I was an extremely shy child who would rarely speak up in school, but it was games that helped me discover my voice. My high school friends and I played a lot of word guessing and improvisational theater games. These provided new ways of expressing myself—often more through movement than speech, and, as they scored points for my team and earned the praise of my peers, they built confidence and melted away my shyness. It wasn’t the competition of these games that lit me up—it was the connection.
That’s one of the reasons why I have used games throughout my career as a teacher. Not only do they build language skills, but they also help foster an environment where essential skills like creativity and collaboration can be developed naturally, in a fun, playful way. I’d like to share five tips for using games in the classroom, based on what I’ve learned over the years.
1. Play purposefully
Rather than considering games and playful activities as an extra that is “just for fun,” what if we saw them as more of an engaging challenge or a skill-building opportunity with a clear objective? Like any challenge we bring to the classroom, there is a purpose behind it.
Maybe your purpose in introducing a game is to break the ice at the start of the lesson and get students ready to learn. Maybe it’s to contextualize a topic, give a quick brain break, or to review vocabulary. But your purpose could also be something more ambitious, like to build community, strengthen communication skills, or give students an opportunity to collaborate. These are not easy skills to learn, but purposeful gaming can allow them to be developed and refined.
2. Aim for collaboration over competition
Keeping in mind the purpose of building essential skills, we might consider games in which students work together to solve a problem or achieve a goal. Rather than competing against each other, what if they competed against themselves, with the support of peers? How about a game where everyone wins—but only when everyone works together?
For example, let’s revisit a classic guessing game, charades. Rather than individual teams earning points, how about the class trying to guess a certain number of words in a fixed amount of time? And then, instead of one person being put in the spotlight, what if we reversed it? The student in the “hot seat” must guess a word or phrase that is revealed to the rest of the class, and it’s the class that acts out the clues. The person (or people—there’s less pressure when working alongside someone) in the hot seat gets to watch everyone mime frantically to provide clues. When the game is repeated in a later lesson, students can try to beat their best score from previous rounds. Success is found in the group’s ability to work together. (And I can guarantee that it is accompanied by lots of laughter!)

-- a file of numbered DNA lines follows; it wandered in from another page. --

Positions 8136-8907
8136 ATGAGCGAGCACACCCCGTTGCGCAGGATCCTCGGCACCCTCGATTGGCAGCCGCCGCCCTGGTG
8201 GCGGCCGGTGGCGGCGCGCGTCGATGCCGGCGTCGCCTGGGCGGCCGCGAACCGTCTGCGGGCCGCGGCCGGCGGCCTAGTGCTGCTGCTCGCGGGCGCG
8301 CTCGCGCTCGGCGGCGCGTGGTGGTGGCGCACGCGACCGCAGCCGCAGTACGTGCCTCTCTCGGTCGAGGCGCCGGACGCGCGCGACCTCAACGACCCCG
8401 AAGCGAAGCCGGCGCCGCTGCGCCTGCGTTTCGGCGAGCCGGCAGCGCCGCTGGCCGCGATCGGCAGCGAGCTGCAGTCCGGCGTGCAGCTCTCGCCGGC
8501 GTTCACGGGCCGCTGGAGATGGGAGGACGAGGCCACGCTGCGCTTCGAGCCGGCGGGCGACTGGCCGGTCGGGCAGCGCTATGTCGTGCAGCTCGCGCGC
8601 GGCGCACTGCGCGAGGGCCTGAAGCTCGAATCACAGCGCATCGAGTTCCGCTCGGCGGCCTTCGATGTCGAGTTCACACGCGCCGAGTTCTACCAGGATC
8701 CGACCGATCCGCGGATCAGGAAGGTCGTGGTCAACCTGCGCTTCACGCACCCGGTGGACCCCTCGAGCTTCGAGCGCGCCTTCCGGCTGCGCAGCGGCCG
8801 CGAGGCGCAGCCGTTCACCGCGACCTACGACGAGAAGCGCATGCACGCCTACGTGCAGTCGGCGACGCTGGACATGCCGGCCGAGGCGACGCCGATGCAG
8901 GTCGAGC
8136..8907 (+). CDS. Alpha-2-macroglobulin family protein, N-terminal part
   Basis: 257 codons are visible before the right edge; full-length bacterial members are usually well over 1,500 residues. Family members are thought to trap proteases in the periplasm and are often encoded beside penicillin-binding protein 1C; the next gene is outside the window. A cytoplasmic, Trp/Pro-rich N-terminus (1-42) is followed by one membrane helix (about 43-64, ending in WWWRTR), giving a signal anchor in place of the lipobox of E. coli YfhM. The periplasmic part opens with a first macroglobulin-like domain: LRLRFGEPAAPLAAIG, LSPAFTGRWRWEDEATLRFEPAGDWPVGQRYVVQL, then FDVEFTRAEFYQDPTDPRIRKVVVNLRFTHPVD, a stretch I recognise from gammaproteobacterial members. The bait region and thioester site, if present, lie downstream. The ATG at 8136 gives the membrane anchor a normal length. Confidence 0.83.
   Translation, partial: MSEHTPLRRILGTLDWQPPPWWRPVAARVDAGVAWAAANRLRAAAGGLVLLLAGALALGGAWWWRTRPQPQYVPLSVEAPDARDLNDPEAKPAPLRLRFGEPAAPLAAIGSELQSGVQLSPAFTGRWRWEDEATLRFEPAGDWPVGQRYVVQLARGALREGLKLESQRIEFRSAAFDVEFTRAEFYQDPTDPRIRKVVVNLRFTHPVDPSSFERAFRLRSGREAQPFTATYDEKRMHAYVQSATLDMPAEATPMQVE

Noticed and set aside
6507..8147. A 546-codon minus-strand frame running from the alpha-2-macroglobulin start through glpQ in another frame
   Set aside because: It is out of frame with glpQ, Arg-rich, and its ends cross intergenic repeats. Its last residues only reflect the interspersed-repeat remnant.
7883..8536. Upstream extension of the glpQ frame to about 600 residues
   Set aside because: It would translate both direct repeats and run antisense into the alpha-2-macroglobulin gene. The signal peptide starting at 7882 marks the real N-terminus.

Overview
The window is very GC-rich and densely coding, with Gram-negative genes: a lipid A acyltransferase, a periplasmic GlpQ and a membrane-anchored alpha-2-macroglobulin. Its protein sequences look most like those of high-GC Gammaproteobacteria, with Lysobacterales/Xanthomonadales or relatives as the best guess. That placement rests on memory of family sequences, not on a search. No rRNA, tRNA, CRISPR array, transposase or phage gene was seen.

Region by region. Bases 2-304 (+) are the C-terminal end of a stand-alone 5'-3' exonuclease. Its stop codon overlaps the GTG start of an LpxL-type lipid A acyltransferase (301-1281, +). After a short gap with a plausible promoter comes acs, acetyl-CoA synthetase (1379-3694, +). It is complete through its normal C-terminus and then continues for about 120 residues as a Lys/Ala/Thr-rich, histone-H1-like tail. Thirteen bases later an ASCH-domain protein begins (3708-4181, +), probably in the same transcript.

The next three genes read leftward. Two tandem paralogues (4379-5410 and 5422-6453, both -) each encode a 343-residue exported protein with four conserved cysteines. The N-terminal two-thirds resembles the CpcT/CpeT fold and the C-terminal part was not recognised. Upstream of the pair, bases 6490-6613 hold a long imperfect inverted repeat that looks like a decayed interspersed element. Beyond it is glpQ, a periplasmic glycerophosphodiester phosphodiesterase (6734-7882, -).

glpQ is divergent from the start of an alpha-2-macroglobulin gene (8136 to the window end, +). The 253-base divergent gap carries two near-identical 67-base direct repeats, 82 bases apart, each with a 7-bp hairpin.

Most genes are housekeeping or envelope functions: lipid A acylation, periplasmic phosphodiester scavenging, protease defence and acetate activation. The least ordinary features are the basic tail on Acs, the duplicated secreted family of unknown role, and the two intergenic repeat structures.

3. Exchange and adapt ideas
Like the game described above, I often modify games that I used to play (or still play) with friends, adapting them to fit my teaching objectives. Small tweaks can make big changes. Sometimes I combine features of two games to create a new, unforgettable hybrid. Other times, a theme or skill in the lesson will remind me of a game I once played, and I’ll look for ways to adapt it to complement the lesson in the book. Even some of those old theater games I used to play have taken on a new role in my classes.
Anything involving creativity also involves the sharing of ideas. I regularly search online for game ideas and adapt them to my context. And I love swapping ideas with colleagues. Sometimes another teacher has just the right adjustment to an idea I found, or vice-versa. There’s an improv game called “Yes, and…,” in which players affirm and add to what the other one says. That’s an attitude that I try to share with peers and students alike, and it’s one that can lead to some great innovations.
4. Get students involved in making and adjusting the rules
There is always some risk involved in introducing something with unexpected outcomes. That’s why students’ feedback combined with the teacher’s assessment of how the objective was or wasn’t achieved is essential. Along with that, how about inviting students to add their own ideas to improve a game? Or taking it a step further, how about providing groups with a few objects and parameters and challenging them to invent their own game? This not only provides the opportunity for collaboration, but also for critical thinking as students work out the variables and try to make the game fair yet fun. The rewards are well worth the risk.
5. Let students find a place to shine.
Finally, let’s go back to that shy kid who couldn’t stand to give a book report in front of the class, but who discovered self-expression through different kinds of communication. It was games—those involving playful challenges, motivating me with peer connection—that brought me out of my shell and made me stand firmly. (And eventually gave me confidence to speak in front of others—even in a foreign language!) Let your students experiment with a variety of games and playful activities. Some will take to certain ones more than others. Some might be easily convinced, if not eager, to try a new challenge, while others will need to adapt their role to make the activity right for them. Let students take control of their learning as they explore different kinds of challenges. Encourage them as they show off their talents, and challenge them as they discover skills, they might not have known they had. And, in all of this, have some fun!